Gender diversity on the U.S. Supreme Court sends a positive message to young girls and boys, who hear "women's voices coming from all over the place" as the three female justices join in asking questions during oral arguments, Justice Elena Kagan said Monday.
"None of us are shrinking violets," Kagan said of herself and Justices Ruth Bader Ginsburg and Sonia Sotomayor during an appearance at the University of Louisville. "We all ask questions, often."
Kagan noted that Ginsburg sits near the middle of the court due to her seniority while she and Sotomayor are at both wings. She said she hopes their roles in the proceedings make an impression on student visitors.
"So there are these women's voices coming from all over the place," Kagan said. "And you sort of think, there are all these school kids, and it's good for the girls and it's good for the boys, too, that they look up there and that they see women performing this role and this function in our democracy."
But Kagan downplayed the role of gender when it comes to deciding cases.
"I don't really think the value of gender diversity is that we bring some different perspective or a different set of concerns or different kinds of questions," she said. "I think that occasionally happens, but it's really rare."
While the court's current female justices are often on the same side in cases, it doesn't have anything to do with gender, Kagan said.
"Another president could appoint another woman and she would disagree on all kinds of things with me," she said. "So I guess I don't think that women bring any special perspective for most of our cases. But I do think, anyway, that there is a real value in having women up there."
Appearing before an audience that included law students and the area's legal community, Kagan lifted the curtain behind one of the court's traditions — in which the justices have lunch together after meeting to vote on pending cases.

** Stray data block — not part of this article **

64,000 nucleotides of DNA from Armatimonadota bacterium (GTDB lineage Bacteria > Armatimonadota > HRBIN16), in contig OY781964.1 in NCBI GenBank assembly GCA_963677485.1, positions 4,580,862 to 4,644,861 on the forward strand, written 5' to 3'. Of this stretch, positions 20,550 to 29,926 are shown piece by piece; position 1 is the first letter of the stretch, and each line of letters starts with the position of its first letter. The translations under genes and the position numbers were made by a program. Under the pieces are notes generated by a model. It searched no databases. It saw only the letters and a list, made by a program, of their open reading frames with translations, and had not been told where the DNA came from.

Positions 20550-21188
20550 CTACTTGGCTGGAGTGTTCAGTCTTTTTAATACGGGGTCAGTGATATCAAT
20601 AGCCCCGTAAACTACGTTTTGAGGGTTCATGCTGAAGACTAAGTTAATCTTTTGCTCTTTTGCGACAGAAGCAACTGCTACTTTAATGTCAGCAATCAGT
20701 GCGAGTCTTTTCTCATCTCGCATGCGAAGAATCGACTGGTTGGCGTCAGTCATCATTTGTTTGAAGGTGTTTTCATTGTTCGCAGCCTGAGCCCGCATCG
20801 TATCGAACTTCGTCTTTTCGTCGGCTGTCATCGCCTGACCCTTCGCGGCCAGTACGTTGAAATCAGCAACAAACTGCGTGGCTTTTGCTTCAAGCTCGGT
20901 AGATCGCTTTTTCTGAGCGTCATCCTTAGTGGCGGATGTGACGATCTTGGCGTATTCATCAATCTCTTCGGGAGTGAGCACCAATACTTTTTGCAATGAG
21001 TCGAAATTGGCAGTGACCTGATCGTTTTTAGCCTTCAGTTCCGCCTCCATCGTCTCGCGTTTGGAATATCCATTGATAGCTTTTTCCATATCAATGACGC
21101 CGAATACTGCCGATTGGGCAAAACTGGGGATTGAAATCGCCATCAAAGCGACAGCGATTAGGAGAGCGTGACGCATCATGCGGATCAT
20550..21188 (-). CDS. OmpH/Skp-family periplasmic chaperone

Kagan was asked if she ever wanted to skip dining with colleagues because of an outcome.
"I don't think you'd be human if sometimes you think, 'Oh, I'd really rather just go back to my office and punch a wall or something,'" she said, drawing laughs. "But, in fact, I've never not gone."
She recalled a lesson she learned from Ginsburg and Justice Stephen G. Breyer early in her court tenure.
Leaving a conference in which she was disappointed with the outcome of a case, she remarked to her two colleagues that she didn't want to go to lunch and chat with justices on the opposite side of the case. Ginsburg and Breyer also were disappointed at the outcome, but set her straight.
"They both said, 'You have to go up. That is not acceptable behavior to sulk,'" Kagan said. "And that was absolutely right. That was great advice. So I went up and I made chit-chat and never again did I ever think that."
Kagan took questions from two of the university's law professors during the event. She wasn't asked specifically about the court's vacancy since the death of Justice Antonin Scalia. When asked about Scalia, Kagan said she misses him and considered him a good friend, but she didn't delve into the vacancy. Senate Republicans have refused to act on Judge Merrick Garland's nomination to fill Scalia's seat.